At this point in the offseason, we find that training camp is just around the corner for the Pittsburgh Steelers and the rest of the league, and a lot has changed for them over the course of the past several months. They have lost a number of players in free agency, through releases, and retirements. But they have also brought in a number of new faces to replace them.
We all know that roster turnover is an ever-present reality for today’s rosters, and it seems that over the course of the past half-decade or so even the Steelers have proven to be as susceptible to the annual shakeup as anybody. With that in mind, we should take the time to get to know some of the new faces with training camp soon to be here.
One of two selections by the Steelers in the seventh round of the 2016 NFL Draft and the second-to-last selection overall, wide receiver Demarcus Ayers was one of only two offensive players that the team selected in the seven-player class, the other being fourth-round offensive tackle Jerald Hawkins.
And Ayers was seemingly primarily viewed as a draftable candidate by them due to his ability to return punts, rather than his pass-catching ability, though his junior statistics would bear out the fact that he is not bereft of talent in that regard. But I believe there is little dispute that his safest path toward a spot on the 53-man roster is in solidifying himself as an option as a return man.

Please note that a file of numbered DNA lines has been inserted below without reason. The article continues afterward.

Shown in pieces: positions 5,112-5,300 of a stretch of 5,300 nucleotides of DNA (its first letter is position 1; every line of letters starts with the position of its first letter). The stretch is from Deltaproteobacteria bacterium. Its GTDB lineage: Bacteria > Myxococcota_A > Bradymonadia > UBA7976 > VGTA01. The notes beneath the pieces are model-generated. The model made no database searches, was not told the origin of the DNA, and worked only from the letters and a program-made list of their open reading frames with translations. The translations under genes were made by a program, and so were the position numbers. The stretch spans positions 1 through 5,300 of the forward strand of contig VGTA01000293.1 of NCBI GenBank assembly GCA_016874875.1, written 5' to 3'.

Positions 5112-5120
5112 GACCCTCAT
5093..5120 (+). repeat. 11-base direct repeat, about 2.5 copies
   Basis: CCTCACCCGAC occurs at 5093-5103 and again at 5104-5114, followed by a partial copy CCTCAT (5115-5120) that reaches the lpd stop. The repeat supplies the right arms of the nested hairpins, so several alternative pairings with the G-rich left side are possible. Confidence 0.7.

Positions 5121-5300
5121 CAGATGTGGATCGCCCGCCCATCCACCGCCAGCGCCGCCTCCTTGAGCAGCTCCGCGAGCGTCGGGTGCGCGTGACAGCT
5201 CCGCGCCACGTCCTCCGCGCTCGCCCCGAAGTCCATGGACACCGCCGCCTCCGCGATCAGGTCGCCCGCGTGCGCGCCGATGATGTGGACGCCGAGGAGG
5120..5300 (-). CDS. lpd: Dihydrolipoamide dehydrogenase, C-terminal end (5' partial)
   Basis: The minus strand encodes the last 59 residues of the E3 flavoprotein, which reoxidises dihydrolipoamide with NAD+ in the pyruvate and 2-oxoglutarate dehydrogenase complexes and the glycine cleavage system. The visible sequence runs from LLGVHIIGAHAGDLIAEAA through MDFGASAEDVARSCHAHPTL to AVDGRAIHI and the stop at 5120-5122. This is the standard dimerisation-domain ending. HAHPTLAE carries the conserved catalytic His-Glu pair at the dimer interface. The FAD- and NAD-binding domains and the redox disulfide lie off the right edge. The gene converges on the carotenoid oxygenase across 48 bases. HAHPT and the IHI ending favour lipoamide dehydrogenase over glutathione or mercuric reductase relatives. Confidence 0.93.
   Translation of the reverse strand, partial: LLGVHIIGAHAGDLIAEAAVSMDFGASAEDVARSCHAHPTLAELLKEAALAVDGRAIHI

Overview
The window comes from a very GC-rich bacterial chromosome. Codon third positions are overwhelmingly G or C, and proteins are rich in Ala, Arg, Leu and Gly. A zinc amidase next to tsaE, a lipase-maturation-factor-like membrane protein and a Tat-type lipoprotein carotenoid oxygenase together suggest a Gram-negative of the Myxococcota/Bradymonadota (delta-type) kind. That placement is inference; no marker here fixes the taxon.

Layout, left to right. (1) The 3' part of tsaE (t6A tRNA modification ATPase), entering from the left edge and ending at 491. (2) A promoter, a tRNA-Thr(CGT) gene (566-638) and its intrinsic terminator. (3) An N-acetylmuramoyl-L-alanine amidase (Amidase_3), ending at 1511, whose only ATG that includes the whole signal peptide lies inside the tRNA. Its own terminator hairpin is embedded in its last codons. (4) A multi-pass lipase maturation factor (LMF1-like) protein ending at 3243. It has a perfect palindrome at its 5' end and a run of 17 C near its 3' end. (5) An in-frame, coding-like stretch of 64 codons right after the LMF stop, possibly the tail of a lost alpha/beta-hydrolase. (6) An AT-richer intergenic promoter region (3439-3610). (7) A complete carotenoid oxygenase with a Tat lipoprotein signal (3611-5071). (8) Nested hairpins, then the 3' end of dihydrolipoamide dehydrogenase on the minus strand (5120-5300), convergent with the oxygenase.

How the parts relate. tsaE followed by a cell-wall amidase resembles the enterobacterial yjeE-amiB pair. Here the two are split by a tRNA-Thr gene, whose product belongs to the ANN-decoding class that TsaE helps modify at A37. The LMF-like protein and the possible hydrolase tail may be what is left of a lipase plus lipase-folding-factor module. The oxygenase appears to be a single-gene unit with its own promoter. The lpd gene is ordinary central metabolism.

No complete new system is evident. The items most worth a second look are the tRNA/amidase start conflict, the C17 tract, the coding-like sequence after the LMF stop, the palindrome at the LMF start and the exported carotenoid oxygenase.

Of course, Antonio Brown has been the Steelers’ primarily punt returner over the course of the past six seasons, and he is certainly in no hurry to give up that position. For that matter, neither is Danny Smith enthusiastic about finding a replacement there for him, even if it was his evaluation that Ayers was the best punt returner in the draft class that got him drafted.
Ayers put up some poor workout numbers, but they can at least partially be explained away by injury, and his tape tells the tale better of what sort of speed and elusiveness he is able to play with, rather than 40 times. He did improve a pretty poor 40 time at his pro day.
While he has shown an ability to be successful returning kicks—he averaged 10.5 yards per punt in 2015, and 27.6 yards per kick return in 2013—his potential as a wide receiver is also intriguing after he broke out in that regard last season following rather paltry numbers earlier in his career.
Last year, Ayers recorded 98 receptions for 1222 yards and six touchdowns. He had just 33 receptions combined in his two previous seasons. He also averaged 5.7 yards on 26 carries for 148 yards and scored another touchdowns, adding another touchdown on a punt. Oh, and he also threw two touchdown passes, going two-for-three for 49 yards.
Ayers is an interesting player who can seemingly do a bit of everything, but it’s far from a sure thing that there is a roster spot waiting for him. Even without Martavis Bryant in the wide receiver room, the Steelers have some intriguing under the radar players clawing for a roster spot.